Alia, Ramiz (Albania)
Ramiz Alia was President of Albania between 1982–92 but it was not until 1985, when his mentor Enver Hoxha died and he became leader of the Party of Labour, that he assumed full power. Though Hoxha’s chosen successor, he was a more pragmatic leader and pursued closer links with the outside world in an effort to halt Albania’s ever-worsening economic decline. He re-established links with the USA, USSR and China and relaxed some of the most unpopular social and political restrictions. It was too little, however, to satisfy the growing demands for reform from within Albania and in 1992 his party was defeated at the first democratic elections in decades.
Alia was born on 18 Oct. 1925 in Shkodër, Albania to a Muslim family who were originally from Kosovo. He was educated at a French school in Tirana. He joined the Albanian Communist Party (which became the Party of Labour in 1948) during World War II, and was active in its associated Army of National Liberation. Following the war he worked with the Party’s youth movement and in 1949 was elected to the Party’s Central Committee. He spent a year in the Soviet Union to receive training during the mid-1950s and returned to Albania to hold the post of Minister of Education between 1955–58. During this period he also became an alternate member of the Politburo and was called onto the Party’s Secretariat where he was put in charge of the Propaganda and Agitation Department.
Under Hoxha, Alia was heavily involved in criticizing Yugoslavia, the Soviet Union and China before the respective breaks with these countries and also played a leading role in enforcing Hoxha’s will upon the Albanian people. Following Hoxha’s political manoeuvring in 1981 and 1982, during which Prime Minister Mehmet Shehu and a number of his supporters died, he was made head of Parliament. Hoxha remained as the Party of Labour’s First Secretary, but he gradually moved away from the political scene and died in 1985. Alia replaced him as head of the Party and was the country’s undisputed leader.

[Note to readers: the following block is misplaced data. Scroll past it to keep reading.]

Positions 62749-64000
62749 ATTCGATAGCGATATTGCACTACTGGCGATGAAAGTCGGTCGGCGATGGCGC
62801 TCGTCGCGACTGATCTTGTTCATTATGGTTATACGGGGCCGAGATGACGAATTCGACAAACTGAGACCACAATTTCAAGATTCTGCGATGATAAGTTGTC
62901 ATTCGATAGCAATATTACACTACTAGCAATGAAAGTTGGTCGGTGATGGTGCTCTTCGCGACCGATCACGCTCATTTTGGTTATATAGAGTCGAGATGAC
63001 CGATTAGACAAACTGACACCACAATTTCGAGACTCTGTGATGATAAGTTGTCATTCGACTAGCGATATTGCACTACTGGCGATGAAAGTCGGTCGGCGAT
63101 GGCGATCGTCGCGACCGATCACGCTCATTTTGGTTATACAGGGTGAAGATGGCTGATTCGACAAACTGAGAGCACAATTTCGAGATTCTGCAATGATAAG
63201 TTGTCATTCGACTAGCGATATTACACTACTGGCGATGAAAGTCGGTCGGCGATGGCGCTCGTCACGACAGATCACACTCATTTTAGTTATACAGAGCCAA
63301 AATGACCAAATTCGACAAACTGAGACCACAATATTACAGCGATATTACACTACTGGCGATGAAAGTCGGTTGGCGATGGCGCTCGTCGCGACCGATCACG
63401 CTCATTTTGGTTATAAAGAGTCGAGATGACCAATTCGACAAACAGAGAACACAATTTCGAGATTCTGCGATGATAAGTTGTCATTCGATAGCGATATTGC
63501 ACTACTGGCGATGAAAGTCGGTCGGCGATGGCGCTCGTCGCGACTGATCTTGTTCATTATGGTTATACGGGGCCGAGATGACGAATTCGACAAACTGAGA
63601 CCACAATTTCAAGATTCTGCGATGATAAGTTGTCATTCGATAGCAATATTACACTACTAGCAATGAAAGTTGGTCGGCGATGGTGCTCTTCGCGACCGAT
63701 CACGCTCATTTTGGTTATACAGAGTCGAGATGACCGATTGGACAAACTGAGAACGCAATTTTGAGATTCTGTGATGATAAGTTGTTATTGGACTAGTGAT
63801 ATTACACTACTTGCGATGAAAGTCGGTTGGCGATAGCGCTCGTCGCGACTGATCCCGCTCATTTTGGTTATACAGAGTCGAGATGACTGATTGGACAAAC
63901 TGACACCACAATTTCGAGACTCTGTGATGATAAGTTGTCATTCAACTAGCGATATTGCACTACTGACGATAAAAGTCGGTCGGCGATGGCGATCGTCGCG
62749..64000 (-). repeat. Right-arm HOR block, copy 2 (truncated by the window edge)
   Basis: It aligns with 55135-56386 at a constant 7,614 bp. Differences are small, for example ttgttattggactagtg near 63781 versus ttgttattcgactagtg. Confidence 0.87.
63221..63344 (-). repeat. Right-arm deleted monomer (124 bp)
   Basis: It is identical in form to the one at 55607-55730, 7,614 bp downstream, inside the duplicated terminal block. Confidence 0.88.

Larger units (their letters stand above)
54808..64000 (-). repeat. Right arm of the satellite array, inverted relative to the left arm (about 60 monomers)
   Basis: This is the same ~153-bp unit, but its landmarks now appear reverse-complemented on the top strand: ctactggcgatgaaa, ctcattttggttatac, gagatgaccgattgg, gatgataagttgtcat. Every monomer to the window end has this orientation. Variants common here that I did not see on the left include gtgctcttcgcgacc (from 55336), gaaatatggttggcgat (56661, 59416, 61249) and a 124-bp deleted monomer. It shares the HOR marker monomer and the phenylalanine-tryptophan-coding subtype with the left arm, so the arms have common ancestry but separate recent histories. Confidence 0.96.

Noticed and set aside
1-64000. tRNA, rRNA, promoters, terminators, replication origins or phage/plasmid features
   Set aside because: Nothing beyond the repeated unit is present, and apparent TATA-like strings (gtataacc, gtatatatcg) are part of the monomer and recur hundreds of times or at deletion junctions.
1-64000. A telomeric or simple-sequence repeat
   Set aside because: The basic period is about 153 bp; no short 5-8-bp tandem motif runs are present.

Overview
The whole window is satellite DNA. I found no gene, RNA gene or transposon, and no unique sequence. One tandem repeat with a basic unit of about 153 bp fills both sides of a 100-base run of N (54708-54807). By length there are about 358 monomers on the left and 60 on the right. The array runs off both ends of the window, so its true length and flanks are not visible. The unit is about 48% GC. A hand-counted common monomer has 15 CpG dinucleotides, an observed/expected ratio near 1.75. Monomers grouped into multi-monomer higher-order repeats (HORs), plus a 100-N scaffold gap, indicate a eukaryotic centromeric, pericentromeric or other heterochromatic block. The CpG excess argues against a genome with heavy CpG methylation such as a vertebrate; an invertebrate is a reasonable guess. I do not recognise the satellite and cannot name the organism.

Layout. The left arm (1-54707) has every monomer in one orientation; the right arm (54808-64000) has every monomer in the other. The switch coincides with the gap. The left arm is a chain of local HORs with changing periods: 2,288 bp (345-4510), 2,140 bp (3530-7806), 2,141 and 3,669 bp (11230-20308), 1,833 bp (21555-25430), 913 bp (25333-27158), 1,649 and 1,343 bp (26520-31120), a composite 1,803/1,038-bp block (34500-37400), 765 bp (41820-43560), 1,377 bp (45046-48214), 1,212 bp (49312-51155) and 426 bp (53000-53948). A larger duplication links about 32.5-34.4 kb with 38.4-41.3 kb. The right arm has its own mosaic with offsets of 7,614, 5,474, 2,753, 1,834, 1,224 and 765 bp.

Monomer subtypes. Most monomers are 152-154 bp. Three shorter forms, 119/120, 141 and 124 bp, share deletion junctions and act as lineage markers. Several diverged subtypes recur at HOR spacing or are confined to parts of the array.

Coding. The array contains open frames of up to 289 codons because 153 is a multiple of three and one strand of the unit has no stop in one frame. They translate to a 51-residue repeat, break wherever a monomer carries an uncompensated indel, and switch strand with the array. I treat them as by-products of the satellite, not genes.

No longer shackled by Hoxha’s disastrous insistence on isolation, Alia began to re-establish ties with foreign partners. By the late 1980s there was contact between Albania and China, diplomatic relations with West Germany were re-instated in 1987, with the Soviet Union in 1990 (though the country had officially opposed Gorbachev’s move towards reform) and with the USA the following year. Relations with Italy and Greece were also improved. International economic aid was slow in coming because Hoxha’s 1976 constitution prohibited the acceptance of outside help. However, the country did benefit economically following its move away from isolationism.
Albania’s industrial base was short on technology but began to improve under Alia via foreign expertise and resources. Nonetheless goods and services often had to be obtained by barter. Some free-market mechanisms were introduced along with social reforms including greater freedom of movement, relaxation in restrictions of religious practice and a brake on the activities of the feared secret police.
Calls for reform continued to grow louder. In late 1990 the government was forced to permit other political parties. In a free election in March 1991 Alia’s party won convincingly and, though Alia lost his own seat, he was re-appointed President. The government collapsed in June and renamed itself the Socialist Party. Popular protests continued, a general strike was threatened and new elections were called for March 1992 in which the Socialists were defeated by a Democrat-led opposition. Alia subsequently resigned as president.
In Sept. 1992 Alia and a number of former allies were arrested on charges of corruption and in 1994 he was sentenced to 9 years imprisonment. He was released during an amnesty but was re-arrested on different charges before fleeing to Sweden in early 1997. Charges against him were dropped in Oct. 1997 and he returned to Albania the following Dec. Alia died of lung problems on 6 Oct. 2011 aged 85.